5. Ipso facto, the Union of India has admitted that the total number of gas-victims is more than 574,367, including 469,367 victims who were kept out of the ambit of settlement in 1989. In theory, about Rs.100,000/- was awarded on an average in 5207 death cases and about Rs.25,000/- was awarded in 5,69,160 injury cases (including 10,084 acknowledged death cases where compensation was paid only for injury). Although, at the intervention of the gas-victims, compensation amounts were enhanced by 100 per cent in 2004, the real value of the total amounts that were paid as compensation is less than ONE-FIFTH of the original award in terms of the value of the Rupee at the time of the Settlement in 1989. The gas-victims were also denied interest for the period of undue delay in the adjudication and award of compensation – a process that stretched from 1992 to 2004, i.e., eight to twenty years after the disaster. (In contrast, in the Delhi Uphaar Cinema Tragedy case of 13 June 1997, on 24 April 2003 victims were awarded between Rs.15 lakhs and Rs.18 lakhs each in 59 death cases and Rs.One lakh each in 104 injury cases plus 9 per cent interest from the date of filing the claims in 1997. Incidentally, in the Uphaar case too death and injuries were caused due to inhalation of poisonous gases – mostly carbon monoxide [CO]. Incidentally, CO [Threshold Limit Value (TLV)=25 ppm] is 1250 times LESS poisonous and reactive than MIC [TLV=0.02 ppm], which caused the Bhopal tragedy!)

6. The Bhopal Gas Peedith Mahila Udyog Sanghathan (BGPMUS) and the Bhopal Gas Peedith Sangharsh Sahayog Samiti (BGPSSS) were the major groups that filed review/writ petition opposing the Settlement not only because the Settlement amount was totally inadequate as compared to the magnitude of the disaster but also because of revocation of criminal cases instituted against the accused. Thereafter, vide Order dated 04.05.1989, the Supreme Court had assured the victim-groups that if the total number of dead and injured turned out to be more than the number on which the Settlement was based, the Settlement was liable to be reopened. When, vide Order dated 19.7.2004, the Supreme Court acknowledged the fact that the total number of gas-victims were more than 5,73,000, BGPMUS & BGPSSS filed an application dated 13.9.2004 seeking enhancement of compensation by a factor of FIVE, i.e., in terms of the magnitude of the disaster as acknowledged by the Supreme Court in the said Order dated 19.7.2004. However, vide Order dated 04.05.2007, the Supreme Court rejected the plea on the ground that the task of determination facts was that of the Welfare Commissioner, Bhopal.

7. As a result, nine gas-victims belonging to BGPMUS and BGPSSS filed a joint petition before the Welfare Commissioner, Bhopal, on 28 August 2008 urging the Welfare Commissioner to pay compensation to the victims at least at the value of the rupee prevailing on the date of the settlement. (Since the actual number of gas-victims was five times more than the assumed number at the time of settlement, justice demands that the total amount of compensation be proportionately enhanced by FIVE times. The said petition was filed on behalf of 101,000 gas-victims, who had earlier petitioned the Supreme Court in this regard vide application dated 13.10.2007, an application that was subsequently withdrawn by the applicants, BGPMUS & BGPSSS, on 25.02.2008.) On 29.11.2008, the Welfare Commissioner, Justice R.S.Garg, who is a sitting judge of the Madhya Pradesh (MP) High Court, heard the petition and vide Order dated 31.01.2009 rejected the same. The petitioners, the said members of BGPMUS and BGPSSS, filed a Writ Petition (No.11276 of 2009) before the MP High Court on 28.10.2009 to challenge the said Order of the Welfare Commissioner. The matter is yet to be heard by the Hon’ble Court.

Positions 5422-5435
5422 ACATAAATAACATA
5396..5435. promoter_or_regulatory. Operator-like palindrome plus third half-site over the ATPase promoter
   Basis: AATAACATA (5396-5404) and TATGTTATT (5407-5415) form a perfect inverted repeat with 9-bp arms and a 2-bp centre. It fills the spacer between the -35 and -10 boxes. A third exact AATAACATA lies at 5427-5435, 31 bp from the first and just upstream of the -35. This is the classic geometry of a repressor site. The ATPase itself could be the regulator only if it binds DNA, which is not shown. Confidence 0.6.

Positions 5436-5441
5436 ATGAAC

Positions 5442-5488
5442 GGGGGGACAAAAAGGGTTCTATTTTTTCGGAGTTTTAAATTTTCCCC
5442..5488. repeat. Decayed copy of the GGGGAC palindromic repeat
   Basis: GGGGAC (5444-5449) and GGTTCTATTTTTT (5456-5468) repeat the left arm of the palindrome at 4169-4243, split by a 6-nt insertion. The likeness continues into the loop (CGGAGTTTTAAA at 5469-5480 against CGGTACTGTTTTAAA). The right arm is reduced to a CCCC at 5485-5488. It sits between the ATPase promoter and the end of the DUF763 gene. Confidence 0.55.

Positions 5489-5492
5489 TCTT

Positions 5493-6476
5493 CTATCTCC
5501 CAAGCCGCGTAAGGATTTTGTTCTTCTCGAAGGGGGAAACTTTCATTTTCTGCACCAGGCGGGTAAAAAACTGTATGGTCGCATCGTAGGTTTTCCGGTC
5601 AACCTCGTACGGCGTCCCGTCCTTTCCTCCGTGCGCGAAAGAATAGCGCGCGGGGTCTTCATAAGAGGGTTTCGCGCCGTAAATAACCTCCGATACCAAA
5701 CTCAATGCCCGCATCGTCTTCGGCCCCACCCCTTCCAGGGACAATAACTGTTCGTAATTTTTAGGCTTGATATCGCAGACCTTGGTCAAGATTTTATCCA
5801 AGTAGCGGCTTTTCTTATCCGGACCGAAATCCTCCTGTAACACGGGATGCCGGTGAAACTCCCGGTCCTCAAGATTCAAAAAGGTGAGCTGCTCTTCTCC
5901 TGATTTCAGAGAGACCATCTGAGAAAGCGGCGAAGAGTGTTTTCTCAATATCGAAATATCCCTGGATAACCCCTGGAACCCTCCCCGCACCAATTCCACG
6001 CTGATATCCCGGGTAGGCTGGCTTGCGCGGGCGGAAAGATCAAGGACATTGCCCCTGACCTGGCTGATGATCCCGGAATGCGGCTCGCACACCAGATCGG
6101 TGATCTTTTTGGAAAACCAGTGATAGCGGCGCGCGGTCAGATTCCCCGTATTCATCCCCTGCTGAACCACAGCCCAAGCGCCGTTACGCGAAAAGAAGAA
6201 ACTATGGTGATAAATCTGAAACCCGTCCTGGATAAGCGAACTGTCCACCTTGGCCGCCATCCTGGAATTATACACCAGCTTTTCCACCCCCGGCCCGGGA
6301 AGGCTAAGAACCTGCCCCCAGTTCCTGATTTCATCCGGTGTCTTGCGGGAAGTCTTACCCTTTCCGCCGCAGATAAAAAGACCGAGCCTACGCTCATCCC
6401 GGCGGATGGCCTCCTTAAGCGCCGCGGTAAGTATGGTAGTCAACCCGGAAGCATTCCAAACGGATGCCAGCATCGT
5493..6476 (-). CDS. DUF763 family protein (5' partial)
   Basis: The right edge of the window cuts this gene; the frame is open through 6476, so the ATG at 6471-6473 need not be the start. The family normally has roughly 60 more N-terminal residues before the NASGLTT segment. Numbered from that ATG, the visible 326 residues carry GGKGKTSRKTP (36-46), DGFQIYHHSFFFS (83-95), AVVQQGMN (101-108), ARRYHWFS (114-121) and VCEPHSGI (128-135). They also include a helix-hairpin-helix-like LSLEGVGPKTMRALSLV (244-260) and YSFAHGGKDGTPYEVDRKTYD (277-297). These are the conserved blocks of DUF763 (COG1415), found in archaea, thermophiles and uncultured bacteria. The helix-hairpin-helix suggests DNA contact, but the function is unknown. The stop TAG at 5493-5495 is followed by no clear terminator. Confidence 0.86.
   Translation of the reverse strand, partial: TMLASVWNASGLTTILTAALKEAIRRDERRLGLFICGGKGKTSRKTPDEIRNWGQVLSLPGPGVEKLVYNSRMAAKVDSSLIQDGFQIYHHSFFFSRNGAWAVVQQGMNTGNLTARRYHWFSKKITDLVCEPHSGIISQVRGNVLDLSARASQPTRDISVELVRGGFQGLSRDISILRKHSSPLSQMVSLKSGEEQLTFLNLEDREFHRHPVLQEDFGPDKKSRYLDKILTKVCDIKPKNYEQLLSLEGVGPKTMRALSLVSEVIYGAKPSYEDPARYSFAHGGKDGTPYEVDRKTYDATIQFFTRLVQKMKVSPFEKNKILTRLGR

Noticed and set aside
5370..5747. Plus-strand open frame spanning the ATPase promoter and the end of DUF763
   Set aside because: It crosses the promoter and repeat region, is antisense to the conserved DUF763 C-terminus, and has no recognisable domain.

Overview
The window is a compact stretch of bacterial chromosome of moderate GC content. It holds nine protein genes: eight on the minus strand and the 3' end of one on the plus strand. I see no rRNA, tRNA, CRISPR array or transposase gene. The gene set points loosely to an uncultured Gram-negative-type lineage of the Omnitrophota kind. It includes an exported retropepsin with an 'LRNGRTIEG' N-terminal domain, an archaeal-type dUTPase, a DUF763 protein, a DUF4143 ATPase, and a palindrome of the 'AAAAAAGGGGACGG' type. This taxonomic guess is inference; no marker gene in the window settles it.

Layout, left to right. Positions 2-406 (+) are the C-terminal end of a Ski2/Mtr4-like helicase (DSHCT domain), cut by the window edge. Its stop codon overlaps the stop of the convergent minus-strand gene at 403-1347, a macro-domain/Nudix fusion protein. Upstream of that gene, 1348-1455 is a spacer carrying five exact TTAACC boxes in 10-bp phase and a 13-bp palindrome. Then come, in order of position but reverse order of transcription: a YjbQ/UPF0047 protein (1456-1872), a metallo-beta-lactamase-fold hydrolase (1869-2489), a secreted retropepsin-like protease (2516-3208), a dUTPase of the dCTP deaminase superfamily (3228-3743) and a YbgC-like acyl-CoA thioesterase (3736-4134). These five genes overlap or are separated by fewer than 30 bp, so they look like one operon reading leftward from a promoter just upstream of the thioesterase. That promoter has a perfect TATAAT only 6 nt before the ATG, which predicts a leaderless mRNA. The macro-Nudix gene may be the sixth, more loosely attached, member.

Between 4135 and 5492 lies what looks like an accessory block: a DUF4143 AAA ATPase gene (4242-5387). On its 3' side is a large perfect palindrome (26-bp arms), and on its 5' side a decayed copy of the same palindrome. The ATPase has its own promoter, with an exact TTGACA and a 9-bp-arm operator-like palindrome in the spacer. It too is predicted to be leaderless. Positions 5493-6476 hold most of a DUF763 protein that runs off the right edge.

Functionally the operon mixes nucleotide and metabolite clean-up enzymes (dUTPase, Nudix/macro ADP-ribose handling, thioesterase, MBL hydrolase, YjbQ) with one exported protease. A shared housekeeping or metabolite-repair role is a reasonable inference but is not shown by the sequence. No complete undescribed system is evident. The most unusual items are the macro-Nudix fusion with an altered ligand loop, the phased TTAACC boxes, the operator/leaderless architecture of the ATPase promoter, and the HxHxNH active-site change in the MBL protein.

8. It is indeed a crying shame that there is no proper health-monitoring of the victims of environmental pollution resulting from the dumping of toxic waste in and around the Union Carbide factory site even prior to the 1984 disaster and from the leaching of the various toxic chemicals stored at the plant site into the ground, thereby, contaminating the soil and groundwater resources. It is recognised that many of the residents in and around the factory site, who were dependent on the polluted ground water as their main source of drinking water, have been afflicted with various toxin-related ailments. Despite the Supreme Court’s direction dated 07.05.2004 in WP(C) No.657/1995 to supply safe piped-drinking water through overhead tanks, the State Government has yet to fully comply with the directions.

9. It is the considered view of the organisations representing the victims that the remediation of the contaminated soil and ground water in and around the closed Union Carbide factory is the sole responsibility of Dow Chemical Company, USA, which is the present owner of Union Carbide Corporation (UCC) and which has ipso facto taken on the liability of UCC. As per the recommendation of the Technical Sub-Committee of the Task Force for Removal of toxic Waste lying in Union Carbide, Bhopal, dated 26.8.2006, the entire toxic waste lying in and around the Union Carbide factory site at Bhopal was to be transported to USA for appropriate remediation. (The said Task Force was set up on 30.03.2005 under the auspices of the MP High Court in Writ Petition No. 2802 of 2004. BGPSSS & BGPMUS are interveners in the case.) This recommendation was in consonance with the earlier decision of the Tamil Nadu Pollution Control Board, which on 23.3.2003 had directed Hindustan Lever Limited (HLL) to transport 290 tons of contaminated mercury waste from HLL’s thermometer factory at Kodaikanal to USA for remediation based on the “polluter pays principle”. The State Government and the MP Pollution Control Board are trying their level best to sabotage the recommendations of the said Technical Sub-Committee. Under the circumstances, it is the bounden duty of the Government of India to execute the recommendations of the said Technical Sub-Committee dated 26.8.2006 without further delay.